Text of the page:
Editor's note

Just as a global summit on gene editing starts in Hong Kong, world researchers seem dismayed about reports a Chinese scientist has edited human embryos using CRISPR technology – and that genetically-modified twin baby girls are now born as a result. Dimitri Perrin and Gaetan Burgio talk through what we know and don’t know about this development, and Joyce Harper says this technology is untested in humans, making the development premature, dangerous and irresponsible.

And NASA’s Insight Lander has arrived safely on Mars! Paulo de Souza writes it’s the latest step in humanity’s long fascination with the red planet.

Sarah Keenihan

Section Editor: Science + Technology, Australia

Top story

Chinese scientist He Jiankui of Shenzhen claims he helped make the world’s first genetically edited babies. from www.shutterstock.com

Researcher claims CRISPR-edited twins are born. How will science respond?

Dimitri Perrin, Queensland University of Technology; Gaetan Burgio, Australian National University

We don't know anything about the health of the baby girls who are reported to have been born. But it's clear scientists around the world are shocked.


World’s first gene-edited babies? Premature, dangerous and irresponsible

Joyce Harper, UCL

A Chinese scientist claims to have edited human DNA to make us more resistant to HIV. Here's why that's not good news.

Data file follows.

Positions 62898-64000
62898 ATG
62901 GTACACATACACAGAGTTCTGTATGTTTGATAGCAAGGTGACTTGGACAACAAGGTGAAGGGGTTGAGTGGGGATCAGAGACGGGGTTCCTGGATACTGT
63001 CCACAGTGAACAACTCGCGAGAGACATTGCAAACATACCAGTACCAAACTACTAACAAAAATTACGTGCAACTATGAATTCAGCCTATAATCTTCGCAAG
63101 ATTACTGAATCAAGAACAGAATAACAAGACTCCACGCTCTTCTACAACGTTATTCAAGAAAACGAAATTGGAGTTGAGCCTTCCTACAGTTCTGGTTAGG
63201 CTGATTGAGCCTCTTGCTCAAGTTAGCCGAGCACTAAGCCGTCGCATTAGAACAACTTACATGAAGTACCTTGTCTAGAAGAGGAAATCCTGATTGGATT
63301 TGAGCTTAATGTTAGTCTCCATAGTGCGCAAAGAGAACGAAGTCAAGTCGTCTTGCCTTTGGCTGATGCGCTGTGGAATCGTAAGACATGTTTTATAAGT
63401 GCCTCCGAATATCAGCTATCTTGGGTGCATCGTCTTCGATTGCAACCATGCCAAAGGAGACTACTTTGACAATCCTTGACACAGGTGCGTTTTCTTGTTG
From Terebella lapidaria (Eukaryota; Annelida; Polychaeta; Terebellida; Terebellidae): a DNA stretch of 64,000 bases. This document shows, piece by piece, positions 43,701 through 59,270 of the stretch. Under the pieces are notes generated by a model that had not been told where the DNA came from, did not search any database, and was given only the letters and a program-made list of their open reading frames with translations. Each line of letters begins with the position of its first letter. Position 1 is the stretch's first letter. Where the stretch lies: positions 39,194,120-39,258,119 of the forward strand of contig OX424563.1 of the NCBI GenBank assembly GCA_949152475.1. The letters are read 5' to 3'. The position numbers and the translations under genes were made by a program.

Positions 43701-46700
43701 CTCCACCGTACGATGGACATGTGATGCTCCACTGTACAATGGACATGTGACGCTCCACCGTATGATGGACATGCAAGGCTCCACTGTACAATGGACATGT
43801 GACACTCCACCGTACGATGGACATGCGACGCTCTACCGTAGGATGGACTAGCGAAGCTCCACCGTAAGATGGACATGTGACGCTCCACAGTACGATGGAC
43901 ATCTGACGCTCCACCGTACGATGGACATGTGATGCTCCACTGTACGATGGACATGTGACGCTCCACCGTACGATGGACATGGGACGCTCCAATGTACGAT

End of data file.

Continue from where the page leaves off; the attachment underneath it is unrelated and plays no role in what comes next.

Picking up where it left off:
Signs of life on Mars? These are the tracks of NASA’s Curiosity rover exploring the Martian landscape. NASA/JPL-Caltech/MSSS

Our long fascination with the journey to Mars

Paulo de Souza, CSIRO

Mars has long captured our imagination, from claims of canals to Martian attacks and now our latest NASA exploration to look inside the red planet.

Politics + Society

US complicity in the Saudi-led genocide in Yemen spans Obama, Trump administrations

Jeff Bachman, American University School of International Service

The Obama and Trump administrations have supported a military coalition that has inflicted profound and deadly damage on Yemen. A human rights scholar says the US is complicit in genocide.

Mexico wants internet access for all. Getting everyone online could reduce poverty, too

Jack J. Barry, University of Connecticut

Mexico made internet connectivity a constitutional right in 2013, but most poor people still aren't online. Research shows that internet access would give these residents more economic mobility.

Health + Medicine

Science + Technology

  • How a change in climate wiped out the ‘Siberian unicorn’

    Kieren Mitchell, University of Adelaide; Adrian Lister, Natural History Museum; Alan Cooper, University of Adelaide; Chris Turney, UNSW

    The loss of the Siberian unicorn shows just how vulnerable some animals can be to environmental change that can impact on their food supply.